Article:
After my fiasco of an international trip from DFW-through LHR to Oslo in 2022 I’m rethinking my loyalty. Over 4 hours of delay leaving DFW; mis-directions from AA personal when finally landing at LHR totally missing the flight to Oslo. Thought…oh well, AA will take care of us…after all it was their fault. WRONG! Lost several thousands on trains, ferries, lodging and tours that we never were able to get to because of the 3 day delay in having to stay in London before AA could get us to Bergen, Norway. Then another 3 days before luggage arrived…the night BEFORE the cruise. Even TravelEx insurance was worthless!
    Totally rethinking my loyalty!

  3. I live in Charlotte, so AA is pretty much my only option. I had what should have been a pretty simple flight home last Friday evening delayed 4 1/2 hours because of mechanical issues and crew timing out. Just horrible incompetence in their operations. But it’s my only choice. 🙁

  4. Brett Snyder (Cranky Flier) pulled the stats for April and May for his blog this week, and with five months of data, AA is looking… pretty bad. For May (realize May was terrible for them because of DFW weather), they were ahead of only Frontier for on time arrivals.

  5. Yet as Gary stated 72 million folks will fly AA this summer. Good luck.. Since the US Air folks took over American Airlines it has been a race to the bottom. Bigger is not better. Maybe AA should start down sizing to get things back under control.

  6. The chronic issue with AA is the piss poor Management from the top down. To this day I do not understand WTF the Stockholders were thinking when they selected Doug Parker and the Sheriffs of Tempe to lead the MERGED Airline over Tom Horton (AA). Horton may have had his flaws but no damn way would I have entrusted Parker (slimy Snake Oil salesman) with the keys to the Larger entity. There have been countless missteps along the way but one of the Biggest mistakes was retaining Robert Isom over Scott Kirby who has allowed United Airlines to flourish since he arrived in Chicago. I feel the clock is ticking on Isom and how he handles the FA unrest with their contract negotiations will determine just how much the current Board of Directors will take of his incompetence. Isom is not well liked amongst the Employees and they do not trust Him as the CEO and likely the BOD is pretty much over his excuses. I was never a fan of Parker but Isom is pretty much as bad as they come and he sure as hell should not be earning $31M a year for the ShitShow that AA has become.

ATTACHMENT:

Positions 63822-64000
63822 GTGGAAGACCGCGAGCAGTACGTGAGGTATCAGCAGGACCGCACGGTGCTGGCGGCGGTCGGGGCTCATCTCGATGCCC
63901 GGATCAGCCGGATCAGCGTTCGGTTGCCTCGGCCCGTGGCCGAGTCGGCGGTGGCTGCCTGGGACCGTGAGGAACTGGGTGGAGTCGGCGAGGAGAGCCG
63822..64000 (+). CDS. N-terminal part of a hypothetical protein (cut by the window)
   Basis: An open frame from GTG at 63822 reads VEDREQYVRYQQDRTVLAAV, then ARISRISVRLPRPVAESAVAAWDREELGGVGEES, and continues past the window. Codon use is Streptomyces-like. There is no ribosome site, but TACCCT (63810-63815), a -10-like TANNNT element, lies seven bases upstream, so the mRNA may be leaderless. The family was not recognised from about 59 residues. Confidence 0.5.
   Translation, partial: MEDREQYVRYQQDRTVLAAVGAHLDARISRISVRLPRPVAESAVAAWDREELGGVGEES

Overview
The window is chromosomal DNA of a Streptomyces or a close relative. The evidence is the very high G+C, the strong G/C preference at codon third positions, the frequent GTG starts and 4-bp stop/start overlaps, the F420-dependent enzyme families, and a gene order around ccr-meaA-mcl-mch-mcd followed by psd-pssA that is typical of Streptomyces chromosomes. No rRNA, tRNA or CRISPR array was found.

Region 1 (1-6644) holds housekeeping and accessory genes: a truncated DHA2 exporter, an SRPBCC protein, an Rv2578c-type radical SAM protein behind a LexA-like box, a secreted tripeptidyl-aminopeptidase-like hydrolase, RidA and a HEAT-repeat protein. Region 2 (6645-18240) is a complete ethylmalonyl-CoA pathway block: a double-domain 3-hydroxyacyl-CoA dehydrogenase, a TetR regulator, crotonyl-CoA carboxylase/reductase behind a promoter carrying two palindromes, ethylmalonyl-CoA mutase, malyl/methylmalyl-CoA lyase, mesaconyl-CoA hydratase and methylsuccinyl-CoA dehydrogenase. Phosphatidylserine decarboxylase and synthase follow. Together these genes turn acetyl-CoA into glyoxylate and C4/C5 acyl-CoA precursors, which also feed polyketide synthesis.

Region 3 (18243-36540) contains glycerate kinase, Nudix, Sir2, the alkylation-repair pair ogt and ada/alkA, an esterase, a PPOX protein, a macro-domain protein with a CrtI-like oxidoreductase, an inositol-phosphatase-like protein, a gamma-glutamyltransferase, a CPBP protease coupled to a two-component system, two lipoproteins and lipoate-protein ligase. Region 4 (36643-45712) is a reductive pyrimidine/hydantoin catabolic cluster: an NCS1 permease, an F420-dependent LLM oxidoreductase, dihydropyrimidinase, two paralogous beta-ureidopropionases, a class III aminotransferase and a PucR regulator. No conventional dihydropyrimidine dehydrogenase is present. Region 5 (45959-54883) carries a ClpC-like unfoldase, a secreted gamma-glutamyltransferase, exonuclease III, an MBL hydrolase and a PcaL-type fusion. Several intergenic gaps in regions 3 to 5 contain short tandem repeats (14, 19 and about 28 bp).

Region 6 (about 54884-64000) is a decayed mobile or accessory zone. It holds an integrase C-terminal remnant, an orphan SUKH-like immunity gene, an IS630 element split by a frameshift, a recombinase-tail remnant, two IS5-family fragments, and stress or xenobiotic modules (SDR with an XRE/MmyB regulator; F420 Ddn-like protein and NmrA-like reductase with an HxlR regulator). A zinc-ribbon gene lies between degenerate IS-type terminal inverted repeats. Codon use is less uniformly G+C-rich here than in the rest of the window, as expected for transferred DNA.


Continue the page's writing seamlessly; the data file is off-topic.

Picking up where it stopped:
7. I don’t think that the executives at American Airlines really care that much. The airline continues to ignore the truth. The airline is too big perhaps.

  8. I usually disagree with many of the comments posted here… But… I don’t see a single comment that I disagree with.

    I thought things were bad under Parker… But they do seem worse under Isom.

    There needs to be a huge overhaul of the company’s product, I am definitely a fan of the direction that Kirby is taking United. Beyond that, I think that having everything concentrated in DFW isn’t working.

    I want more widebody premium overseas flying to be spread out amongst more of their other bases. The Company speaks of DFW “weather” A LOT!!! So people are missing connections to and from there.

    Flight crews are waiting to work outbound flights in other cities, but the plane arriving from DFW is hours late.